Evan Bourne Talks About Being Away from WWE for Two Years, Samoa Joe, More

Evan Bourne

– Former WWE Superstar Evan Bourne (Matt Sydal) recently did a Q&A with Aaron Oster of The Baltimore Sun’s Ring Posts blog. The full Q&A is at this link. Below are a few highlights:

The past six months and returning to ROH after his WWE departure:
It’s been a real rush actually. Some of the coolest things about coming back are seeing all my old friends that I used to hang with all the time before I was hired by WWE. It’s great being in Ring of Honor and getting to work with those guys, like the Briscoes, and getting to wrestle guys for the first time, like Jay Lethal. These guys are world class wrestlers that I get to work with.

Does he think ROH could compete with WWE if they got a big cable deal:
It’s not about competing, it’s about putting on a product that people enjoy, and fostering love for this wrestling art that we all do. If anything, it would probably boost WWE’s numbers because wrestling ebbs and flows together. So if somebody comes in and lights a spark in wrestling, which is what Ring of Honor does, then we light a fire for the entire industry. Wrestling has the ability to get red-hot again at a moment’s notice. Ring of Honor could be the coal that gets that done.

Samoa Joe returning to ROH:
That is so huge. There’s not a lot that makes me grab my phone and start texting out text messages, but that was an announcement that made me. Samoa Joe is a legend. He’s been a legend in my book since I started and having someone like him come back to Ring of Honor, a place that he helped build and give life to, is going to be an unbelievable asset. He’s going to keep lighting that fire, and keeps raising the bar for everyone.

Being in “wrestling purgatory” for the last two years of his WWE run:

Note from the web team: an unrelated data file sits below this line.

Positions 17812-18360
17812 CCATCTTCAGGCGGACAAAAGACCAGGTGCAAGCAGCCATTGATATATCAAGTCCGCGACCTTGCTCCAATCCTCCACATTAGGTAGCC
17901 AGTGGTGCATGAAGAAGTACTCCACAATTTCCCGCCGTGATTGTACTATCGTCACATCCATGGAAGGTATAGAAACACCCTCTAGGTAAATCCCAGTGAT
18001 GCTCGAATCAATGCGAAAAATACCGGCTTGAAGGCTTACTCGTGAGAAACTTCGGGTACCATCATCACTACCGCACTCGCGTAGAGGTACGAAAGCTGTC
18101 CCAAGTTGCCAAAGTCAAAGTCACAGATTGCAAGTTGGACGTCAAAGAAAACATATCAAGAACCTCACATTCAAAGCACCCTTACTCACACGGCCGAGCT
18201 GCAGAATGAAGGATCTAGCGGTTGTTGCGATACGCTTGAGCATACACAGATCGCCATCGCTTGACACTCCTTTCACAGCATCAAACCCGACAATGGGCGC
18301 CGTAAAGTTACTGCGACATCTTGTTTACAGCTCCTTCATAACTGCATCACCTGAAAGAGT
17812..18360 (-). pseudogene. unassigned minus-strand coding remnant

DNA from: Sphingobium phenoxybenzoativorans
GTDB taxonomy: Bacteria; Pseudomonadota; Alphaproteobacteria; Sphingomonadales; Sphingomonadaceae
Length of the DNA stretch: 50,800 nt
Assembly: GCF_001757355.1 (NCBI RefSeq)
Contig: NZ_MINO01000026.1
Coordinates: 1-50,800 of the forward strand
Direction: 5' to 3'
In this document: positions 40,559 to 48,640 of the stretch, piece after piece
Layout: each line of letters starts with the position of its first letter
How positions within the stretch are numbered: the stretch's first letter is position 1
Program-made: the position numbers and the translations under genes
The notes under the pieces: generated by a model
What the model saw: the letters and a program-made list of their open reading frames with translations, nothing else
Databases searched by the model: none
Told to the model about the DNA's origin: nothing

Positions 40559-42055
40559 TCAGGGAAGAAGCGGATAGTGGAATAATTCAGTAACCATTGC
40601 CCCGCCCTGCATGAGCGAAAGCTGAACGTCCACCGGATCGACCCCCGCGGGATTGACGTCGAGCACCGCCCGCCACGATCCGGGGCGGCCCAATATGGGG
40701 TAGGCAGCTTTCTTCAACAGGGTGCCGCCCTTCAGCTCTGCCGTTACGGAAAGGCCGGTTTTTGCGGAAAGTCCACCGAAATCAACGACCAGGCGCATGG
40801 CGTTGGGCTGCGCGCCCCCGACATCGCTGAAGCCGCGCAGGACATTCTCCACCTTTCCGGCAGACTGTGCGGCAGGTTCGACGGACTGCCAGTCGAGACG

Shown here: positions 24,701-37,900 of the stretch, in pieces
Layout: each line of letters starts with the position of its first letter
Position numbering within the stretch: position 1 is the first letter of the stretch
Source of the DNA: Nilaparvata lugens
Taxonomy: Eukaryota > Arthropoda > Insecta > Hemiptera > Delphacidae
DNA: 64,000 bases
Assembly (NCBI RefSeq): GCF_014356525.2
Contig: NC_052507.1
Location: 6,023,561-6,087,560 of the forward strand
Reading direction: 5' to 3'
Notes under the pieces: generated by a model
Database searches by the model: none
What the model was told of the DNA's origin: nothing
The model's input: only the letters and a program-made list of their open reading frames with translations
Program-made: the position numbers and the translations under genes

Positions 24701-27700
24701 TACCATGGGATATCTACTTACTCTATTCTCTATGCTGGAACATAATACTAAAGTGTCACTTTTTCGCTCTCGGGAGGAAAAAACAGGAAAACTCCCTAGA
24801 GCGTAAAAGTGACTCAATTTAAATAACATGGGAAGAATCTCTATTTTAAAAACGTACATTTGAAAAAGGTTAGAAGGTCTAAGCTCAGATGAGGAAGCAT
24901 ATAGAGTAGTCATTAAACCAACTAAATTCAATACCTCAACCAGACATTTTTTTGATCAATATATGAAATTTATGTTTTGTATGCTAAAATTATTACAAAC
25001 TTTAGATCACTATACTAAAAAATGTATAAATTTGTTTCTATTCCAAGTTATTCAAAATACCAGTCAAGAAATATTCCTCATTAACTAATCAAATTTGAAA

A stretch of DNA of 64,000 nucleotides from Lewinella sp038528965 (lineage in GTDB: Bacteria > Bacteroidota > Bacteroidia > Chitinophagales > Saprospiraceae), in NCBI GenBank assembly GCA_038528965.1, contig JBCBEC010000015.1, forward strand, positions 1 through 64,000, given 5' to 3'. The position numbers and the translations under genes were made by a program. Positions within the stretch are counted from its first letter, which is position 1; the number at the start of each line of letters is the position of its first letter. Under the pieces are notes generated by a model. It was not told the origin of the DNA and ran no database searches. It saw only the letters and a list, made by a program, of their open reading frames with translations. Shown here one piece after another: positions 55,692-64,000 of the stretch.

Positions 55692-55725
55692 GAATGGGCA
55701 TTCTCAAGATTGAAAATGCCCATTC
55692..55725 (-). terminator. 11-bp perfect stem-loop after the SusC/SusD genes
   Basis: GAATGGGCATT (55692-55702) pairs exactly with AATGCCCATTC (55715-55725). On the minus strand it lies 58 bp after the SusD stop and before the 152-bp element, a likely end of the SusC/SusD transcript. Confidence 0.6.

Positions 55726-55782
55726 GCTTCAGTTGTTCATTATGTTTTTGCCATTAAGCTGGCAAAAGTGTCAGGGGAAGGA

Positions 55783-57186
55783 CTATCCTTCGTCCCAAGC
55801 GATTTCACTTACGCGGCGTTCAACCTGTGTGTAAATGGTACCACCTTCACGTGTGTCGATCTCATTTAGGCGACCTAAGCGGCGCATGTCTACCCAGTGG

Forget wrestling purgatory, I was in life purgatory. One of the hardest things, as someone who has based his entire life on being an agile athlete, was to be literally stuck on a couch for two years. Going from ninja-like agility to unable to walk up the stairs for 18 months. It was very much a trial of my will and forced me to adapt to a whole different life that I never experienced. I wasn’t traveling on the road. I wasn’t wrestling. That’s something I hadn’t done since I was 17 years old. It’s hard to change your trajectory in life, and very rarely do you get the chance to sit back and think about where you’ve been and where you want to go. That’s what I was able to do. Being injured physically reminded me that your body is a temporary vessel. However, you have many things that can last a lot longer, like your mind. If you exercise your mind as much as your body, you’re going to get a lot more mileage out of everything. I was able to gain certain valuable insight that I was able to use to become the best wrestler I’ve ever been.

Leave a Reply

Your email address will not be published. Required fields are marked *

This site uses Akismet to reduce spam. Learn how your comment data is processed.

Related Posts